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Michael Bauer, senior economist at the Federal Reserve Bank of San Francisco, stated his views on the current economy and the outlook as of August 11, 2016.
The “natural” rate of interest—the real rate consistent with full use of economic resources and steady inflation near the Fed’s target level—is an important benchmark for monetary policy. Current estimates suggest that this rate is near zero, but it is expected to rise gradually in the years ahead as real GDP returns to its long-run potential. If the historical statistical relationship between the growth rate of potential GDP and the natural rate holds true in the future, then a 2% long-run growth rate would imply a long-run natural rate of around 1%.
What is the sustainable pace of GDP growth in the U.S.? A plausible point forecast has GDP per capita rising well under 1% per year in the longer run, with overall GDP growth a little over 1½%. The main drivers of slow growth are educational attainment and demographics. First, rising educational attainment will add less to productivity growth than historically. Second, as baby boomers age, employment will rise more slowly than population. This forecast assumes productivity growth is relatively “normal,” if modest—in line with its general pace since 1973. An upside risk is another burst of IT-induced productivity growth.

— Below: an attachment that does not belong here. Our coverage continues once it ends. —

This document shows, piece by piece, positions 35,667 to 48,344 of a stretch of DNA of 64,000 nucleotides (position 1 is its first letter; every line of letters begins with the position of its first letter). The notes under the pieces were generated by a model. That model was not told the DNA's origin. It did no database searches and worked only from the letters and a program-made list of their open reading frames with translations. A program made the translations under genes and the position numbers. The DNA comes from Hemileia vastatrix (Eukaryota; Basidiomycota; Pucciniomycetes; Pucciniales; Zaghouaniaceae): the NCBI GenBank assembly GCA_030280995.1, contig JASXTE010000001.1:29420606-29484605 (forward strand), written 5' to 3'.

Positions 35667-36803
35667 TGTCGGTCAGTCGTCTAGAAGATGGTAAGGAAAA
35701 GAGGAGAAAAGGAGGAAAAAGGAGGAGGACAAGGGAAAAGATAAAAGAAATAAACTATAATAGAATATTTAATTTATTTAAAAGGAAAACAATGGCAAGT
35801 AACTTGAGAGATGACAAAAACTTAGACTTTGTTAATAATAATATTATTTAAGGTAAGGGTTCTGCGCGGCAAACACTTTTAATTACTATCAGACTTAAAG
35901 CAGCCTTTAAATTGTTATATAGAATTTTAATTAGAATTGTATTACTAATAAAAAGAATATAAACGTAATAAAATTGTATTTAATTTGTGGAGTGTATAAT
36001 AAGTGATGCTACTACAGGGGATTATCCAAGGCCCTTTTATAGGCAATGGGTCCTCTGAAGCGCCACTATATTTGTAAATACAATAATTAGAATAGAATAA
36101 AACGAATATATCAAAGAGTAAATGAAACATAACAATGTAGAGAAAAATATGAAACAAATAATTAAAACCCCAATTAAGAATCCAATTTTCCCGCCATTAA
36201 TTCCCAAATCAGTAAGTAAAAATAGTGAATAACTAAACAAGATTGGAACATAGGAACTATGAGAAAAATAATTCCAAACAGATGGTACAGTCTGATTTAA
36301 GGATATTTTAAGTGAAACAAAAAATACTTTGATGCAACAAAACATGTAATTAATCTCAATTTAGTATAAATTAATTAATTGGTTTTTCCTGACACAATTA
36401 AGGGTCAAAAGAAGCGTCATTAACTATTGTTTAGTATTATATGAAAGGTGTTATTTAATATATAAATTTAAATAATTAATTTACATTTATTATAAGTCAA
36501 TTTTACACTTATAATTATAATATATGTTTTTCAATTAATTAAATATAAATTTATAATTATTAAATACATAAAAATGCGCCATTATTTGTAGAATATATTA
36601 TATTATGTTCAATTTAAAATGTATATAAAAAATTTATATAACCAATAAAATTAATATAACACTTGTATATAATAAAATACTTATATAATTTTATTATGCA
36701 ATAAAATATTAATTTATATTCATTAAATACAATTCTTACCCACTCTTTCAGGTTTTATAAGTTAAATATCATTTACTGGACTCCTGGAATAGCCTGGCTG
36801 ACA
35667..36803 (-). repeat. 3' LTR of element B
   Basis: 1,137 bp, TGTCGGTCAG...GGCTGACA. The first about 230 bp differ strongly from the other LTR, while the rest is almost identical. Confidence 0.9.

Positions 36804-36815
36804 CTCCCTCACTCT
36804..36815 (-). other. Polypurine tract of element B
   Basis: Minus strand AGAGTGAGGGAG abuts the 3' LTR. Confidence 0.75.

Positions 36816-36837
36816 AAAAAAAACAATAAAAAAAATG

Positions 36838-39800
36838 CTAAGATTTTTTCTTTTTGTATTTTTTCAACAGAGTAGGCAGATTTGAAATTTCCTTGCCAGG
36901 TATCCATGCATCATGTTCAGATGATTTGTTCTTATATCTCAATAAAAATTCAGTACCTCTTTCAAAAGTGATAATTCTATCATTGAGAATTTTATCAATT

The personal consumption expenditure price index (PCEPI) is one measure of U.S. inflation. The PCEPI measures the percentage change in prices of goods and services purchased by consumers throughout the economy.
The Tech Pulse Index is an index of coincident indicators of activity in the U.S. information technology sector. It can be interpreted as a summary statistic that tracks the health of the tech sector in a timely manner.
This site presents a real-time, quarterly series on total factor productivity (TFP) for the U.S. business sector, adjusted for variations in factor utilization - labor effort and capital's workweek.
The Wage Rigidity Meter offers a closer examination of the annual wage changes of U.S. workers that have not changed jobs over the year.